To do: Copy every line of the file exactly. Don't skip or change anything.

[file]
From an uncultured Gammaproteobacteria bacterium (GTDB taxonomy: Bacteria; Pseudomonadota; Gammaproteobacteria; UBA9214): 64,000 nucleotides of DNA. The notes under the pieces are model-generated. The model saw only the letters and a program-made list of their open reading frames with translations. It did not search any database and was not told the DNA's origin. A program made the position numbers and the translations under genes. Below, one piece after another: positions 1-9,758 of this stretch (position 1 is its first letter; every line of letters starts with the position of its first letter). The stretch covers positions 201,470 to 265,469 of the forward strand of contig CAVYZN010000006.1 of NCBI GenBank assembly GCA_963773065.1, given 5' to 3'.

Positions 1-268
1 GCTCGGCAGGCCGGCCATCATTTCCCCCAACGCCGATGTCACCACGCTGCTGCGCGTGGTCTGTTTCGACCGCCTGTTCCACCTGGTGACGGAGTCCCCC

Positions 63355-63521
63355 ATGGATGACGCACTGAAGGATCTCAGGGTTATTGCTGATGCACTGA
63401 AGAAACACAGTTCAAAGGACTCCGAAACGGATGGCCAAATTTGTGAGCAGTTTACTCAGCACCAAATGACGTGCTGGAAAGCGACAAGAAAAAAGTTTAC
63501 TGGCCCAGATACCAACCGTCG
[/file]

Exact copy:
From an uncultured Gammaproteobacteria bacterium (GTDB taxonomy: Bacteria; Pseudomonadota; Gammaproteobacteria; UBA9214): 64,000 nucleotides of DNA. The notes under the pieces are model-generated. The model saw only the letters and a program-made list of their open reading frames with translations. It did not search any database and was not told the DNA's origin. A program made the position numbers and the translations under genes. Below, one piece after another: positions 1-9,758 of this stretch (position 1 is its first letter; every line of letters starts with the position of its first letter). The stretch covers positions 201,470 to 265,469 of the forward strand of contig CAVYZN010000006.1 of NCBI GenBank assembly GCA_963773065.1, given 5' to 3'.

Positions 1-268
1 GCTCGGCAGGCCGGCCATCATTTCCCCCAACGCCGATGTCACCACGCTGCTGCGCGTGGTCTGTTTCGACCGCCTGTTCCACCTGGTGACGGAGTCCCCC

Positions 63355-63521
63355 ATGGATGACGCACTGAAGGATCTCAGGGTTATTGCTGATGCACTGA
63401 AGAAACACAGTTCAAAGGACTCCGAAACGGATGGCCAAATTTGTGAGCAGTTTACTCAGCACCAAATGACGTGCTGGAAAGCGACAAGAAAAAAGTTTAC
63501 TGGCCCAGATACCAACCGTCG